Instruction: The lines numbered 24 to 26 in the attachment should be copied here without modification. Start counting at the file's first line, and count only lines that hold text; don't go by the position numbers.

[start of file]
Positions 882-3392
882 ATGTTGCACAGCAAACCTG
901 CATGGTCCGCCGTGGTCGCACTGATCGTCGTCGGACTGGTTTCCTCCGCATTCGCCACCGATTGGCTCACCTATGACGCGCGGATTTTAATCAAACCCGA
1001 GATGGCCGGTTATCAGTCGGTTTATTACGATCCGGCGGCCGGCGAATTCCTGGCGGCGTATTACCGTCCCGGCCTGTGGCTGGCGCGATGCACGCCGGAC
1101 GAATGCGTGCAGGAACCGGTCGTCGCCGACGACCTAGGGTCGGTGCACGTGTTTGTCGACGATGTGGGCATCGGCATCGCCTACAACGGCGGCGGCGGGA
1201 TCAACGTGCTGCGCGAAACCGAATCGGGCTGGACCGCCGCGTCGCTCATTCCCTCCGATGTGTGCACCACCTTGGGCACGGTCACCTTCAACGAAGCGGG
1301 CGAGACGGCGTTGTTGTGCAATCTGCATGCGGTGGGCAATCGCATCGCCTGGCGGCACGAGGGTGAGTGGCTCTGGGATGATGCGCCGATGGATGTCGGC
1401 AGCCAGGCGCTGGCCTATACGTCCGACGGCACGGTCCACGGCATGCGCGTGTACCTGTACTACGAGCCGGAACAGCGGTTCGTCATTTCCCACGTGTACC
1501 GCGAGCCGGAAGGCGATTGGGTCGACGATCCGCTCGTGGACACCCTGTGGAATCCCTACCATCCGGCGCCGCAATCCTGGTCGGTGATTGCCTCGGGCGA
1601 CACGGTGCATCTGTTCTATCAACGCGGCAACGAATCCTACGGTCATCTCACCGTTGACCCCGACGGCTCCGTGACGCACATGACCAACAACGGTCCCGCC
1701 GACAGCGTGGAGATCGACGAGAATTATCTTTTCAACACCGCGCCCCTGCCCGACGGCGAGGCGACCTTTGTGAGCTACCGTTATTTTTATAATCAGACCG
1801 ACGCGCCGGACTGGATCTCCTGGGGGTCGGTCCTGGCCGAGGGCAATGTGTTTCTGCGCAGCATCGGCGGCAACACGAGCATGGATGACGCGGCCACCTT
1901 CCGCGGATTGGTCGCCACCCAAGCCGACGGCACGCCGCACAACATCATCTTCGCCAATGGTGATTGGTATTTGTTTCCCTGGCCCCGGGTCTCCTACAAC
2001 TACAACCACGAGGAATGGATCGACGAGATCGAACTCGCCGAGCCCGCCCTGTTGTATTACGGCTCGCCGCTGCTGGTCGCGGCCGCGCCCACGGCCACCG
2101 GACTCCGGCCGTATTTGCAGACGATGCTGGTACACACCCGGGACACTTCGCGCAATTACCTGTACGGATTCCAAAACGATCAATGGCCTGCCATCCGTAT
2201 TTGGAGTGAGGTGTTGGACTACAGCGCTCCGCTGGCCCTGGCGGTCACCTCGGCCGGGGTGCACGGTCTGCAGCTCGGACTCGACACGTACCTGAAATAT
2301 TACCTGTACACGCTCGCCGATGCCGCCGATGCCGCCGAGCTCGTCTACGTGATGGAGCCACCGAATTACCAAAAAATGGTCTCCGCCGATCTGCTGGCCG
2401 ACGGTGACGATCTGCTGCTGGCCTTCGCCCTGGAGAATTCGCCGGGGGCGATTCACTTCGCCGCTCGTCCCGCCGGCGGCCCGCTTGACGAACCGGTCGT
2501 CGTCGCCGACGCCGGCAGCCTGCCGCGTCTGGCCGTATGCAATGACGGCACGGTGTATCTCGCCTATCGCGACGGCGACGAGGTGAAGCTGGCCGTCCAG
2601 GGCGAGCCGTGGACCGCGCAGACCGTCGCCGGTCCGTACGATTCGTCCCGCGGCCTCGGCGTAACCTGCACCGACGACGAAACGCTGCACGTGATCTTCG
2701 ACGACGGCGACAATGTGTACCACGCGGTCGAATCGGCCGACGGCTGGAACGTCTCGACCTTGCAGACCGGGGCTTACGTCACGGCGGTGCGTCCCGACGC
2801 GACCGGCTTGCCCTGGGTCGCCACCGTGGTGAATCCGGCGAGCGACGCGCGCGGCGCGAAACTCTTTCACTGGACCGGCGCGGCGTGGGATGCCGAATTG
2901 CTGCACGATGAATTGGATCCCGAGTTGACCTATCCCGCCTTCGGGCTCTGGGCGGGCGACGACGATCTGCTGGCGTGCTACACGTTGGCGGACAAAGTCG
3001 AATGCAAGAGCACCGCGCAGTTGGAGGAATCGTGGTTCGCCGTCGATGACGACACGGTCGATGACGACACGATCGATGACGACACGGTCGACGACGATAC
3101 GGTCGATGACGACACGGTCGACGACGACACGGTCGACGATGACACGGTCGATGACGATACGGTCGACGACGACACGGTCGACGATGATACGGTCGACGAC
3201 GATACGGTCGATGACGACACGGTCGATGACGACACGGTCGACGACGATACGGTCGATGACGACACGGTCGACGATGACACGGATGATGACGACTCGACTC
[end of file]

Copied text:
3001 AATGCAAGAGCACCGCGCAGTTGGAGGAATCGTGGTTCGCCGTCGATGACGACACGGTCGATGACGACACGATCGATGACGACACGGTCGACGACGATAC
3101 GGTCGATGACGACACGGTCGACGACGACACGGTCGACGATGACACGGTCGATGACGATACGGTCGACGACGACACGGTCGACGATGATACGGTCGACGAC
3201 GATACGGTCGATGACGACACGGTCGATGACGACACGGTCGACGACGATACGGTCGATGACGACACGGTCGACGATGACACGGATGATGACGACTCGACTC